For a country that had its international image battered by the 2008 post-election violence, a piece of the British royal nuptials and the generous publicity that came with it was just what the doctor ordered.
After all, news that Prince William, the future tribal king of the British, had proposed to his college sweetheart Kate Middleton on a remote ranch overshadowed the scare mongering that sought to portray the rioting in Guinea over a disputed election in the same light as the “Kenyan madness”.
I thought we particularly looked good out there on CNN where the local correspondent ably re-enacted a Jesus-born-in-a-manger scene complete with a muddy footpath and a humble cottage where the royal romance miraculously blossomed.
How I wish Prince William and Ms Middleton found Kenya’s hospitality in the wild so attractive that they will consider returning for honeymoon or another getaway from their invasive tabloid press and the paparazzi photographers.
Yet, however hard I try I can’t resist the instinct to look at the dark side of acres and acres of land still reserved in the Kenyan countryside for the occasional pleasures of visiting monarchs and aristocrats, and the local privileged class.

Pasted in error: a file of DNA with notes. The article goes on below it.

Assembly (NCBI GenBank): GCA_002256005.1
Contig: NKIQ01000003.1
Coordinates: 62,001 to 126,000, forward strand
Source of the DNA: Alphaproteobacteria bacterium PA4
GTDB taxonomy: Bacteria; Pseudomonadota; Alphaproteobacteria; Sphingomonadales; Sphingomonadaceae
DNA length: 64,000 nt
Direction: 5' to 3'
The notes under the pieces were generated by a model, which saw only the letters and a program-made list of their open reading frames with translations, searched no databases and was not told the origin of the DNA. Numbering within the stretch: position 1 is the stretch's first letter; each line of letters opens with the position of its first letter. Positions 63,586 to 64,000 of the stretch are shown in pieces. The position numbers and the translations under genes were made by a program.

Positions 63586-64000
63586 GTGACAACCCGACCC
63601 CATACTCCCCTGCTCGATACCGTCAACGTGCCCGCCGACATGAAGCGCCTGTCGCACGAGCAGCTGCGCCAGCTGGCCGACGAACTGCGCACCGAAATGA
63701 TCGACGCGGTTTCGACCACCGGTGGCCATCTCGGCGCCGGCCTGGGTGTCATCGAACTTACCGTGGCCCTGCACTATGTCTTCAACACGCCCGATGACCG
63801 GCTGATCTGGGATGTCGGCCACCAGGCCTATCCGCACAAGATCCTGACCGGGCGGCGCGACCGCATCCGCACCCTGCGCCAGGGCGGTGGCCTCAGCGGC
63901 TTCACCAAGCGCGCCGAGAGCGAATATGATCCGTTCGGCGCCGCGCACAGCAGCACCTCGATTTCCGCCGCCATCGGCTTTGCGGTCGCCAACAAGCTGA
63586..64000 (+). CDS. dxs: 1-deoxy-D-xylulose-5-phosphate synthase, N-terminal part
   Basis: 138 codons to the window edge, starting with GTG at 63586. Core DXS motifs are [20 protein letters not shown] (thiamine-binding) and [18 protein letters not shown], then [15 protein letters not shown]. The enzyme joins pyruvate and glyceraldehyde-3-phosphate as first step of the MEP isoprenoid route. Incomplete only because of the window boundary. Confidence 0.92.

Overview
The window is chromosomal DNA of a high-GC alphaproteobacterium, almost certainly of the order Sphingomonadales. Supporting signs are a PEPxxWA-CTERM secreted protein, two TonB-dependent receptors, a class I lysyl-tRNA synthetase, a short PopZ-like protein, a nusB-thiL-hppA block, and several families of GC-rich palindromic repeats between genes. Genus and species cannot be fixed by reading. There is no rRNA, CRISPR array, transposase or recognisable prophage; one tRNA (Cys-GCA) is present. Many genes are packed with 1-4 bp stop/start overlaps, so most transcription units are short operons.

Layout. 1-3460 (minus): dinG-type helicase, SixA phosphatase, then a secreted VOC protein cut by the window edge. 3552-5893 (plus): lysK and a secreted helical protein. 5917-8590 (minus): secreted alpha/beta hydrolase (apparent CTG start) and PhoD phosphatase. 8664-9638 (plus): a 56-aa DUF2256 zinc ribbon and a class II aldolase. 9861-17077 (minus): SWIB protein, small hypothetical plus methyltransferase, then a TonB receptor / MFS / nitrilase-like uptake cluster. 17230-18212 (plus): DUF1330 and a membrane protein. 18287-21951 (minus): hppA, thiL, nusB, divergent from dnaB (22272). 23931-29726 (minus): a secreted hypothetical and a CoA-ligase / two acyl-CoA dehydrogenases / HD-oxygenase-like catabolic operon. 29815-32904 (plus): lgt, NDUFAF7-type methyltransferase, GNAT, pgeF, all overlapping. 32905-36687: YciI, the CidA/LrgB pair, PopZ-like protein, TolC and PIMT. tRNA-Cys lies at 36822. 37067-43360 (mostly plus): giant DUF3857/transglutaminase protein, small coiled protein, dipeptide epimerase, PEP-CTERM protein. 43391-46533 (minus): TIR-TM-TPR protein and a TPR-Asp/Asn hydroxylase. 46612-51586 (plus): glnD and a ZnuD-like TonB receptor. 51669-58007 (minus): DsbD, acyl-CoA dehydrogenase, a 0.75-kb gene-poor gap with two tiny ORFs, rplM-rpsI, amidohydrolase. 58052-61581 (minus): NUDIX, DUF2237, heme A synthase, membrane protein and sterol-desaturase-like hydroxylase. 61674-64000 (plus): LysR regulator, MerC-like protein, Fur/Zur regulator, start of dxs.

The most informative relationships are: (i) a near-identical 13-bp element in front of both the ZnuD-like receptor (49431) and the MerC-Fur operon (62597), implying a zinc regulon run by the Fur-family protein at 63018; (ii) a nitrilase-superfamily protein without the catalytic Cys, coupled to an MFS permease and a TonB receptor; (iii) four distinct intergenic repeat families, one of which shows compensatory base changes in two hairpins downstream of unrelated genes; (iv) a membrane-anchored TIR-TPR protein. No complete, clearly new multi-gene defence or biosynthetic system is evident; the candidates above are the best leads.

The big ranches of today might not be the exact version of the Happy Valley described in James Fox’s book, White Mischief, where gun-slinging men made merry and swopped wives.
But they can still be dangerous for “stray poachers” with moody heirs to British lords aware they can get away with shooting and killing human beings for sport.
The other important bit of history missing from the brochures in Prince William and Ms Middleton’s cottage was that in addition to being colonial relics, these places symbolise the kind of inequality and ostentation despised by a large section of the Kenyan society.
Where some see commercial enterprise, others see the greed of the landed few who have excluded many from the mainstream economy by holding onto an important factor of production.
A small piece of a ranch in semi-arid Kenya means considerable shrinking of grazing land for a community of herders or hundreds of landless people, popularly known as squatters.
Hopefully, the new Constitution will in the fullness of time redress such inequalities.
It bars foreigners from freehold land, limits all leases to 99 years and puts a ceiling on the size of land one can hold.